How is it that some of the craziest patents come from organizations best known for their buttoned-down character?
The IIE team raised that question recently in considering the strange case of HM Flying Saucer, in which a patent for a flying saucer was issued to the British Rail Board in the 1970s, when the organization responsible for all surface rail transportation in the entire United Kingdom was owned by the British government.
In telling that story, we recounted how the basic quadcopter drone concept had been similarly invented, seemingly as a side project by its inventor at their employer. Although that concept has largely become synonymous with what people now visualize when they think of flying drones today, it was never really pursued by the firm that employed the engineer who invented it.
Perhaps it was a little too far ahead of its time. Perhaps it was a little too crazy and impractical for the technology of its day. But today, the quadcopter drone concept represents perhaps the most grounded portion of a new patent recently awarded to another inventor employed at a firm famed for its buttoned-down character, for the express purpose of serving a cup of coffee to an individual consumer, from the sky.
We're not making this up. U.S. Patent No. 10,040,551 was issued on 7 August 2018 to inventors Thomas David Erickson, Rogerio S. Feris, Clifford A. Pickover, and Maja Vukovic, who are all employees of computer giant International Business Machines (NYSE: IBM), to which the patent was assigned.
Here's an illustration from the patent, which tells a story that only the inventors could have conceived, in which the drone's sophisticated application of facial and/or gesture recognition allows it to identify which consumer among a group is the one to whom it needs to deliver coffee:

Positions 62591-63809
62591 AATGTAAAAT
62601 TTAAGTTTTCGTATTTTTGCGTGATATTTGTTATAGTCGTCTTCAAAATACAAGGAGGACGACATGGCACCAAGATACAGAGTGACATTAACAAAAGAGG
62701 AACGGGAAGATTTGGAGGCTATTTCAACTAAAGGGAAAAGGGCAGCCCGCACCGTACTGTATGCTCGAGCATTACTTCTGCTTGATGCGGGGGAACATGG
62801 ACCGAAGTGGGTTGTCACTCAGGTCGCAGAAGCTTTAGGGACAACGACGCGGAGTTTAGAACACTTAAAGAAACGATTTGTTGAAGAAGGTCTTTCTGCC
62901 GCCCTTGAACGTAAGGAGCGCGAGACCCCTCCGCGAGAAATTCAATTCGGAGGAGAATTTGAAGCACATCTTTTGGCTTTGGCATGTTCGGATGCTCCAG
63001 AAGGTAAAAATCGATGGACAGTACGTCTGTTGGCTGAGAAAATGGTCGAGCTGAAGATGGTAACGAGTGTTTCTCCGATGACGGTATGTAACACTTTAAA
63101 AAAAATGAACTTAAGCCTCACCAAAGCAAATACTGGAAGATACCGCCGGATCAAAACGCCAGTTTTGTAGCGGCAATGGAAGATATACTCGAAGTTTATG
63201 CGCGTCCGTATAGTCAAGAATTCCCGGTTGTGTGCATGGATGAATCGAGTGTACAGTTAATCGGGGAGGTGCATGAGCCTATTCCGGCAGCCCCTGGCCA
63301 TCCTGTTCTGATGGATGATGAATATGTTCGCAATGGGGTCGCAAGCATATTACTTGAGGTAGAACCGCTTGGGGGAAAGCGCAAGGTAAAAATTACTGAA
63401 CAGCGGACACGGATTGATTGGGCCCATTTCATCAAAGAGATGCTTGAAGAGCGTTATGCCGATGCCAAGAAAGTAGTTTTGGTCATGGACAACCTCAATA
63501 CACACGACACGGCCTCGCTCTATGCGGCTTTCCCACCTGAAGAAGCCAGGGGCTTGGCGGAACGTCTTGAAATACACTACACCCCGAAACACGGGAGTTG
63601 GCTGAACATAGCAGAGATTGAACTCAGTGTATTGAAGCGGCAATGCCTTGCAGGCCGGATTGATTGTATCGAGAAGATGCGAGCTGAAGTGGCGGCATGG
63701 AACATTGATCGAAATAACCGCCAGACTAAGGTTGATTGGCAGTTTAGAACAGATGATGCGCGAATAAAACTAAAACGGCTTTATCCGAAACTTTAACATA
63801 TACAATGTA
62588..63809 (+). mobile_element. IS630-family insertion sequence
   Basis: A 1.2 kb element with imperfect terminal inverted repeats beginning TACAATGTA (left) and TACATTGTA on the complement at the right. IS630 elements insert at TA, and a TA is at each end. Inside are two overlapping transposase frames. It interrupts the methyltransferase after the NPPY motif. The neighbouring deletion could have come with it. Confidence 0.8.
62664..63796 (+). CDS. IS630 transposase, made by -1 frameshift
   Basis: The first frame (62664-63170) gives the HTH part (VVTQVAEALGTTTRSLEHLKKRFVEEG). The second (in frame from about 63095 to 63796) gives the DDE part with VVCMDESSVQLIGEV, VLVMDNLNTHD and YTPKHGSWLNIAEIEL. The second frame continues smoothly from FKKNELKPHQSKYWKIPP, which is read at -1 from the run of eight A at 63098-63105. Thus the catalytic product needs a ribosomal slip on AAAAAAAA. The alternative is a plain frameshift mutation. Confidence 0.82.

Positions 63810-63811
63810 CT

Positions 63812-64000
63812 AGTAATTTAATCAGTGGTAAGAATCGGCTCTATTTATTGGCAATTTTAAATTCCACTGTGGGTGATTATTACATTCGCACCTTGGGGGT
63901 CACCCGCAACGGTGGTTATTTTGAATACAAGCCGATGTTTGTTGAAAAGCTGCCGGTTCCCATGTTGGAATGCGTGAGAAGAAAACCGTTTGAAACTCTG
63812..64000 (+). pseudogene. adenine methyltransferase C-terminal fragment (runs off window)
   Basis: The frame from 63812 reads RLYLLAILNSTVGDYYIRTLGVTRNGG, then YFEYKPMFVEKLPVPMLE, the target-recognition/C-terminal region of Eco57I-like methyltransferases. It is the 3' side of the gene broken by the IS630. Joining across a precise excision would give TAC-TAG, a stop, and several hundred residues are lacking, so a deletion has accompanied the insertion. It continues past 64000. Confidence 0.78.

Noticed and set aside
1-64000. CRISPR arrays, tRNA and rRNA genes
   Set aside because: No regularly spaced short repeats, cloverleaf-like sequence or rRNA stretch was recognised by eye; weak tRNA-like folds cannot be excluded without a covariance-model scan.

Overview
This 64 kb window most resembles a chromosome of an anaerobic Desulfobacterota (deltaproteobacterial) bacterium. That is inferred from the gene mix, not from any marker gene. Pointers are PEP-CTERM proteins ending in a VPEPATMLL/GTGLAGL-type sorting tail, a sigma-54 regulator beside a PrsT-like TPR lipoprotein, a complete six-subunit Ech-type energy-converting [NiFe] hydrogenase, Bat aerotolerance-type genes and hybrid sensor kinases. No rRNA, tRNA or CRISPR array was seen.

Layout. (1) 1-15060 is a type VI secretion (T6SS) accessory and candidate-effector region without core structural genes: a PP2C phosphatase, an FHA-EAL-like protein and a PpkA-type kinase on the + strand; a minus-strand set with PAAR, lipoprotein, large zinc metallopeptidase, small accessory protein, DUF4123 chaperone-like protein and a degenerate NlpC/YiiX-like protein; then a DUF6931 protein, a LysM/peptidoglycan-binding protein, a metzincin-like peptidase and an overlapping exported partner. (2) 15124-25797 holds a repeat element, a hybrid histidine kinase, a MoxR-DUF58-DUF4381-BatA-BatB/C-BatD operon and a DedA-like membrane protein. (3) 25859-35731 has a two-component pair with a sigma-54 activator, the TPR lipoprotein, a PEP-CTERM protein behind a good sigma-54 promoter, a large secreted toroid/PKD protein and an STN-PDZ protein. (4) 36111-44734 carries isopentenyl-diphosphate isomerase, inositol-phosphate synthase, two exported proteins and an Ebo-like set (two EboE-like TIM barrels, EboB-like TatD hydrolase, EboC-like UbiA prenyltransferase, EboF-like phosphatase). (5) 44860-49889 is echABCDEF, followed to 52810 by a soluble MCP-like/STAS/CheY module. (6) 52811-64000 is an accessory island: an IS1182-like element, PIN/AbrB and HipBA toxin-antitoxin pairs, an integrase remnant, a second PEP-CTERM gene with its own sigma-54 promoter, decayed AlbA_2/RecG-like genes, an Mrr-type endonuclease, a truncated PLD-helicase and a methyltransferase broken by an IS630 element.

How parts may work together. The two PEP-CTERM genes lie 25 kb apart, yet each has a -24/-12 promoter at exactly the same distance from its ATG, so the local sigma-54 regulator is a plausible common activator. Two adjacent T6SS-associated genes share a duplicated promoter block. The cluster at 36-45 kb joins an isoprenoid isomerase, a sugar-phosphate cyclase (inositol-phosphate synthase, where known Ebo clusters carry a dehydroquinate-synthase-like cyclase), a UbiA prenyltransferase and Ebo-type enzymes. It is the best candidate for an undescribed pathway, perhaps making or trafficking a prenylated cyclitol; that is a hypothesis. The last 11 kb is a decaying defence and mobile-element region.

Here's the story, straight from the description of the invention, which describes that in action, but also takes it one step further. Read the whole thing, but pay close attention to the portion of the text we've highlighted....
In an embodiment, system 100 recognizes faces to identify users. One or more cameras mounted in a serving area, or provided upon a drone, can gather images of users in the area. Face recognition can be carried out using any known or herinafter developed technology, and can include for example deep learning technology, such as is described for example at http://www.cs.toronto.edu/~ranzato/publications/taigman_cvpr14.pdf. Video analytics or other software or electronic processing circuit for carrying out the face recognition can be provided within or carried entirely by the drone, or results of face recognition can be provided to the drone based on video data sent by the drone or a fixed camera to a separate and distinct processing circuit not on the drone. The face recognition can enable the drone to determine an identity of a particular user in an area, and to then bring the correct drink to the user.